>> Steps to Consider: State and school leaders have taken great strides, especially during the COVID-19 pandemic, to ensure equitable access to technology for all students. Laptop programs where students have a computer to take home are nearly ubiquitous at higher grade levels, and leaders should commit to establishing and maintaining such programs. Schools should assess student access to broadband at home as well, a relatively easy exercise by assessing student online activities after hours (e.g., submission of homework). All major Internet carriers offer low-cost Internet options that schools can promote to disconnected families, and many districts address short- and long-term connectivity issues by offering cellular hotspots for student use or partnering with local Internet service providers to offer volume purchasing. The Commission is actively leading statewide efforts in this area, addressing the needs of residents broadly, through its Digital Equity Program (


Artificial intelligence and other emerging technologies often disrupt education environments and school climates. Each of the above risks provides an opportunity to learn, grow, and address the needs of students and staff.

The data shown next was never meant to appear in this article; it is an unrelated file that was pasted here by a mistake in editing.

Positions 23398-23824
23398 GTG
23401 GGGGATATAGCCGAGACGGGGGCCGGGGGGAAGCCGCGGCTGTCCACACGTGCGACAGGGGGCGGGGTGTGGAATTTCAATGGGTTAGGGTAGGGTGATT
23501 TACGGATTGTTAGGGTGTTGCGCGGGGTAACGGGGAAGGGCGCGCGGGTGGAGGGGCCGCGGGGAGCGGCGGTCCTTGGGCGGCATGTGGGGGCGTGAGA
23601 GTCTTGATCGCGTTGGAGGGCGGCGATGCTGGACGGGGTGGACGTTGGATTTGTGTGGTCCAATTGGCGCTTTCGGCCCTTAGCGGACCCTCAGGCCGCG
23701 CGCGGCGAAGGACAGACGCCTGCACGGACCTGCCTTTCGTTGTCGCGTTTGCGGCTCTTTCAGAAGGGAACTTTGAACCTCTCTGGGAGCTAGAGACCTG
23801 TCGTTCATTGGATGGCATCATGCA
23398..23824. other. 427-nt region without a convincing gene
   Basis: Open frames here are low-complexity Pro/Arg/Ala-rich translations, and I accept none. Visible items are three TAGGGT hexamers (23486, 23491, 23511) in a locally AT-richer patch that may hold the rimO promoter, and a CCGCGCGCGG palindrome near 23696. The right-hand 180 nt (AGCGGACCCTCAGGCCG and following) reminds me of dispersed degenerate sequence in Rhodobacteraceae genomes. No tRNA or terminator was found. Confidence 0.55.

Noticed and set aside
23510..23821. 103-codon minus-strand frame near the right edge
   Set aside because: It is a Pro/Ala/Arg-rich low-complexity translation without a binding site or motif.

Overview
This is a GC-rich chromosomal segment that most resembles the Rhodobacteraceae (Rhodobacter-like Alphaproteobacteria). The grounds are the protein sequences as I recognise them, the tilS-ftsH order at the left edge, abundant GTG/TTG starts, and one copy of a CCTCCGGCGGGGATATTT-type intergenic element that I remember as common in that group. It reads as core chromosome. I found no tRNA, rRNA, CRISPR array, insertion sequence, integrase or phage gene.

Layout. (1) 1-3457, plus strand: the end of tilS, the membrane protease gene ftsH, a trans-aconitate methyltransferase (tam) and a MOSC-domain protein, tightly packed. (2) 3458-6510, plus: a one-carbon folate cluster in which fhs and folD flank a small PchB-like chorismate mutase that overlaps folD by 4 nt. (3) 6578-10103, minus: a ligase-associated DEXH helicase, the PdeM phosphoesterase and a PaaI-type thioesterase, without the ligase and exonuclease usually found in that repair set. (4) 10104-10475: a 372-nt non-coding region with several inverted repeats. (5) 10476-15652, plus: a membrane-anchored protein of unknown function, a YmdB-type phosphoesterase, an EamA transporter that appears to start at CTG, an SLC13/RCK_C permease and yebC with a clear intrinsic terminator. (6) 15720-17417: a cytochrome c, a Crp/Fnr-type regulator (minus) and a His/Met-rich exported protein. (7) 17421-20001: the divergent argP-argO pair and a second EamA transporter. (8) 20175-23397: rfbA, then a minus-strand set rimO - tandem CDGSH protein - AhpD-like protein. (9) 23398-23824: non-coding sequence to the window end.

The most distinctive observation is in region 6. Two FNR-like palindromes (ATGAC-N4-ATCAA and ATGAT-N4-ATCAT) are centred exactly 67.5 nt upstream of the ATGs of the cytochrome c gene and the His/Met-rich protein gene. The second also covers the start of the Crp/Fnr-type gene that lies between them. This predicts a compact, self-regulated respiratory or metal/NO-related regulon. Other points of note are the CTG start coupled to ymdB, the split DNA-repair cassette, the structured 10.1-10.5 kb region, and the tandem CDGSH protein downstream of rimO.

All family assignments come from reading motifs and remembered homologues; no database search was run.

In this regard, the creation of new school policies that address specific technologies can prove inefficient and burdensome to maintain. District administrators and school board members should consider whether AI truly “breaks'' existing policy (that is, requires separate and new guidance), or whether existing frameworks can adapt to and address emerging technologies. Ways of addressing plagiarism and cheating, harassment, bullying, and data privacy should remain consistent, even if new technologies may introduce new challenges of understanding and application.

The Commission has encouraged school boards to consider language that encourages responsible use of technology in its policy manuals (see Policy Guidance to Promote Digital Learning). Other benchmarks to consider, both within the K - 12 environment and more generally, include the following: